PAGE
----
How did you become a NASA citizen scientist?
I became involved firstly with the data science competition "Random Walk of the Penguins" (that’s part of a NASA citizen project: MAPPPD) – which was hosted by DrivenData and was a collaborative effort between Oceanites, Inc., Black Bawks Data Science Ltd., and Dr. Heather Lynch's lab at Stony Brook University. The goal of this data science competition was to reach out to the data science community to build a model that predicts penguin populations. The prediction of changes in penguin populations is important for the long-term management of these species and important for understanding the entire ecosystem. I was very lucky to win first prize in the competition. The winners, along with Dr. Grant Humphries, wrote a paper on our methods.
What are your favorite citizen science projects to work on?
Apart from the project with the penguin population, I have been very fortunate to be associated with many data science projects for social good, namely Kiva Crowd Funding, Donors Choose Recommendation, PASSNYC, and Center for Policing Equity (CPE). All the projects involved extensive data analysis, visualizations, and modeling.
Kiva Crowd Funding is a nonprofit organization that provides loans to the needy all over the world. The project, which was in the form of a data science competition, was to help them build more localized models to estimate the poverty levels of residents in the regions where Kiva has active loans. Donors Choose Recommendation was founded in 2000 by a Bronx history teacher. DonorsChoose.org has raised $685 million for America's classrooms. The goal of this project was to help the team at DonorsChoose.org to connect donors with the projects that most inspire them. PASSNYC is a not-for-profit organization that facilitates a collective impact that is dedicated to broadening educational opportunities for New York City's talented and underserved students. The goal of this project was to enable PASSNYC to identify the schools where minority and underserved students stand to gain the most from services like afterschool programs, test preparation, mentoring, and resources for parents. The Center for Policing Equity (CPE) is research scientists, race and equity experts, data virtuosos, and community trainers working together to build more fair and just systems. The ultimate goal of this project was to inform police agencies where they can make improvements by identifying deployment areas where racial disparities exist and are not explainable by crime rates and poverty levels. I enjoyed working in all these projects. All projects had a common theme, which was data science for social good, and all were data science competitions. The CPE one was the most enjoyable since it used various types of data sources, such as tabular data and geospatial data. (I was not exposed much to geospatial data before.)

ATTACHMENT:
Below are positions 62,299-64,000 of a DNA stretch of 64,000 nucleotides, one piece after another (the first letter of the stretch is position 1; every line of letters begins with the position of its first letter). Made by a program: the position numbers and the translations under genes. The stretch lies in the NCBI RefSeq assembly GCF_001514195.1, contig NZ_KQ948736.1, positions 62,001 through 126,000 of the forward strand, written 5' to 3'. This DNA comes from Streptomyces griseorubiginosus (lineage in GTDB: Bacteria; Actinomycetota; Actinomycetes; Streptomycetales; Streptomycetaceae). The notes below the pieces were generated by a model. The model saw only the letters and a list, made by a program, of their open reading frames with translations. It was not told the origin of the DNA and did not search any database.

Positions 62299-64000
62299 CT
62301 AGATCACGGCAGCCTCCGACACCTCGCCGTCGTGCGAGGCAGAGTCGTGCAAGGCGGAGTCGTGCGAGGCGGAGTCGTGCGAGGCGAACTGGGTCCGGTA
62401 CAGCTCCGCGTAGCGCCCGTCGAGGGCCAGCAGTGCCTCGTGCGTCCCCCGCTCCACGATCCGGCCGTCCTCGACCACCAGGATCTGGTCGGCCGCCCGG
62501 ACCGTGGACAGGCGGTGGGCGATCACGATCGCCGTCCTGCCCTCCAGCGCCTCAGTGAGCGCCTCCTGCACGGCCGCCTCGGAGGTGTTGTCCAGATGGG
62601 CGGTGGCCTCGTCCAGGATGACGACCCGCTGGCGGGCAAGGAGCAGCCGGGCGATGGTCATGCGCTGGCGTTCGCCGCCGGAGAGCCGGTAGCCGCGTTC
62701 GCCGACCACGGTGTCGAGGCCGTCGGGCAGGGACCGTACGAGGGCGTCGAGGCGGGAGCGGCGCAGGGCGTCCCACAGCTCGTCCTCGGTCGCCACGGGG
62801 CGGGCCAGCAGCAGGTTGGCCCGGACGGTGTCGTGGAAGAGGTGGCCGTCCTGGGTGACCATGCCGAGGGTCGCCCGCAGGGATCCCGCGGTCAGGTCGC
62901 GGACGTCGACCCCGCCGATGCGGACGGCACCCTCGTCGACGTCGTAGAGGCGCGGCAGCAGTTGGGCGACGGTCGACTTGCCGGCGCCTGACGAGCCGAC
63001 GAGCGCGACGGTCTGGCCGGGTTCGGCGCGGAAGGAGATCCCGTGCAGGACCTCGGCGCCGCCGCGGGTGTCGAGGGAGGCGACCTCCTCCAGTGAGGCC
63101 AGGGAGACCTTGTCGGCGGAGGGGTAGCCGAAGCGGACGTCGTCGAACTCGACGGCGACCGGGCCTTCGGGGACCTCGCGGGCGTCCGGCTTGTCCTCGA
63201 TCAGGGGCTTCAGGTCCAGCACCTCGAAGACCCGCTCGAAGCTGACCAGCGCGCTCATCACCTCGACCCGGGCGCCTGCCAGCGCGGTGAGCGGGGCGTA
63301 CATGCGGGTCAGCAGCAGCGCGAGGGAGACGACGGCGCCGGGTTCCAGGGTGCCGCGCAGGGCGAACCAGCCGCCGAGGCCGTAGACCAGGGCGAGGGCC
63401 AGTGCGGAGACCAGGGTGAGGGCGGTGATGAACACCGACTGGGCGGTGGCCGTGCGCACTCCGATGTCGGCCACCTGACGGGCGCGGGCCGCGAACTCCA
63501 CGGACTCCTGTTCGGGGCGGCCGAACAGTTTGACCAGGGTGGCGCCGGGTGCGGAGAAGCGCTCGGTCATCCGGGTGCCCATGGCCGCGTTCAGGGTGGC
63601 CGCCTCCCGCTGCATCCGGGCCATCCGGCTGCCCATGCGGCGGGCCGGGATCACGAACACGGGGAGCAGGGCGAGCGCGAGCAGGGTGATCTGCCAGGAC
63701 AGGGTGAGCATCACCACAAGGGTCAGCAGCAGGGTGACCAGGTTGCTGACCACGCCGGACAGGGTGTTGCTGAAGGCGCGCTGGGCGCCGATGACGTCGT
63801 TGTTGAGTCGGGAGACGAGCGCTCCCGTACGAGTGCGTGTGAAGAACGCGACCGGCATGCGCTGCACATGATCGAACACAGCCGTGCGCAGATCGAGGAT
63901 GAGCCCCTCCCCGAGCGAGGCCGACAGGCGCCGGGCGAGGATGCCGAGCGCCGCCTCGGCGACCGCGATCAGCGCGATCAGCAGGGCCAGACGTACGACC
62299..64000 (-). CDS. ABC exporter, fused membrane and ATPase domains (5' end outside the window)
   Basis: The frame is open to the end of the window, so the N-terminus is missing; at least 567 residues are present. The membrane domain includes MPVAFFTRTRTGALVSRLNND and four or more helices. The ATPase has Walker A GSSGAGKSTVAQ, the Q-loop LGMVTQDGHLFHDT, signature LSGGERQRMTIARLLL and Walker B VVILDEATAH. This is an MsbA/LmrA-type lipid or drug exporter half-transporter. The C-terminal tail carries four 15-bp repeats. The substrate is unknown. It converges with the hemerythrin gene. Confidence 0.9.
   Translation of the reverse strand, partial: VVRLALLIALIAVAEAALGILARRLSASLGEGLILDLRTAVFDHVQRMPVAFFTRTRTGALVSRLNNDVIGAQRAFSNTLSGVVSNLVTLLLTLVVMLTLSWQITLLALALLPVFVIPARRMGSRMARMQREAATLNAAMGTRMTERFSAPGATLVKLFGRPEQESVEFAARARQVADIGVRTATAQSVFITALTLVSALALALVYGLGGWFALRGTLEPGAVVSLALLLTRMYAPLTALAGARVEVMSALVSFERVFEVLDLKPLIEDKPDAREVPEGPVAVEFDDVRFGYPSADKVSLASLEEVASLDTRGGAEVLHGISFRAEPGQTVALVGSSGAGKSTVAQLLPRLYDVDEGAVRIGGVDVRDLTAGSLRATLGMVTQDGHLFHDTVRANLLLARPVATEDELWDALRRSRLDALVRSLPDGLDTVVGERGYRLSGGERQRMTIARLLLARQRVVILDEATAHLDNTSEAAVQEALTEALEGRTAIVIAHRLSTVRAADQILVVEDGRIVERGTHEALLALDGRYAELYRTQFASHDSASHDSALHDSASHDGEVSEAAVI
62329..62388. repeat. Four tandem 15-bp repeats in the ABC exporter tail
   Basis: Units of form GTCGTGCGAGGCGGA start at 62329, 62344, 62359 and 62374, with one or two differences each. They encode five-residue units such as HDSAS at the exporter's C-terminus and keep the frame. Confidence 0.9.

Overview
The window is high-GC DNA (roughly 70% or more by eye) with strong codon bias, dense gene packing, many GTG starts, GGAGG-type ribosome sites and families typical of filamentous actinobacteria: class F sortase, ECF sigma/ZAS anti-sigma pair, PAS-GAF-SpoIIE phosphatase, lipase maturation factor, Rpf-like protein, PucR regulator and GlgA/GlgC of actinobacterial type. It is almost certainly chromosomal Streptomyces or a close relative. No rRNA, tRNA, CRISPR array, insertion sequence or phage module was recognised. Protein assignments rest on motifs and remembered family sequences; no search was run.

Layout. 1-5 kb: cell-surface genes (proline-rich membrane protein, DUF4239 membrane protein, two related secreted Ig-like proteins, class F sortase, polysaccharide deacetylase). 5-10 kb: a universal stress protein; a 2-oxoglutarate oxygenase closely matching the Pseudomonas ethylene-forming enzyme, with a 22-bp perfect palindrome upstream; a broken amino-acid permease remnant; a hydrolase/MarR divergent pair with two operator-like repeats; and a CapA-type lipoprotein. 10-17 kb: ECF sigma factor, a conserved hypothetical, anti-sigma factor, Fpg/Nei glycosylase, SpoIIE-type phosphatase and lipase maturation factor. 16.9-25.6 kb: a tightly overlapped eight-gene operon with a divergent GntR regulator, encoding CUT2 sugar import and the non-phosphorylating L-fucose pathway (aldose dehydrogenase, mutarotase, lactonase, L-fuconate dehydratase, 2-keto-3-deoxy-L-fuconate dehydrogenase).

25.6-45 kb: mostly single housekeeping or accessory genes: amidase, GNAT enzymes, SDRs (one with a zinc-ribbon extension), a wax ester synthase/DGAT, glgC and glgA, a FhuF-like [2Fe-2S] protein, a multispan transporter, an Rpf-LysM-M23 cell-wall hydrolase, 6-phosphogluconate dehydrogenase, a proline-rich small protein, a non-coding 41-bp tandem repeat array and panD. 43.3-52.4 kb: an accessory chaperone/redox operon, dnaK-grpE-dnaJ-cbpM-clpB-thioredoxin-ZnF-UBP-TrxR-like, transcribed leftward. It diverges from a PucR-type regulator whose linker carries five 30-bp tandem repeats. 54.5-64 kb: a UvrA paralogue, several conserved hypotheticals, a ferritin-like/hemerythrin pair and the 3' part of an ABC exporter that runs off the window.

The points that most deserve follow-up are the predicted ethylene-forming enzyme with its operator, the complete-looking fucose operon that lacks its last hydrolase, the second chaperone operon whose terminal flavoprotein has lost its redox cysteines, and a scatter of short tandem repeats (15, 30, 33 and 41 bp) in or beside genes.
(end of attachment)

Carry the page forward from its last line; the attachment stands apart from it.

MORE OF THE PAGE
What do you do when you’re not doing science with NASA? Tell us about your job and your hobbies!
I presently work with Tata Consultancy Services (TCS) as the Energy Trading and Risk Management Lead, as well as Data Analytics Practice Lead for TCS Utilities. This is a very exciting position where I have the opportunity to combine domain knowledge with data. I am very fortunate to be surrounded by very enthusiastic and energetic people. I do follow cricket, a game very popular in the Indian subcontinent. I love to read detective books, and I also watch detective films.
What have you discovered or learned as a NASA citizen scientist?
Being curious and persistent were two important takeaways. The data science competition "Random Walk of the Penguins" ran for around two months. I was curious and persistent in my efforts, and eventually it was a nice ending for me.
What first sparked your interest in space and science?
India has a very strong culture of science. Therefore I was fortunate to grow up in a culture where curiosity and interest in science were very much encouraged.
What’s the biggest challenge you’ve faced as a NASA citizen scientist?
The biggest challenge is to invest more time in such wonderful projects. I would love to participate more in such NASA projects in the future.
What advice would you give to others who might want to volunteer with NASA?
I would encourage everyone to volunteer with NASA. It's a wonderful way to be involved in things which have great impact. The icing on the cake is you also get to collaborate with the best brains (who are also wonderful people).
Who inspires you?
I watch and follow sports. I am inspired by the dedication, persistence, and perseverance of sportspersons. This inspires me a lot in my life. I have recently started doing research. I am inspired by scientists and researchers, and I find their persistence and dedication particularly admirable.
What are some fun facts about yourself?
My mother tongue is Bengali, which is the fifth-most-spoken native language, and the seventh-most-spoken language by total number of speakers, in the world. I am a MOOC addict and enroll myself in a lot of them, but unfortunately I am unable to finish most of them. I have learned a lot about data science and machine learning through MOOCs.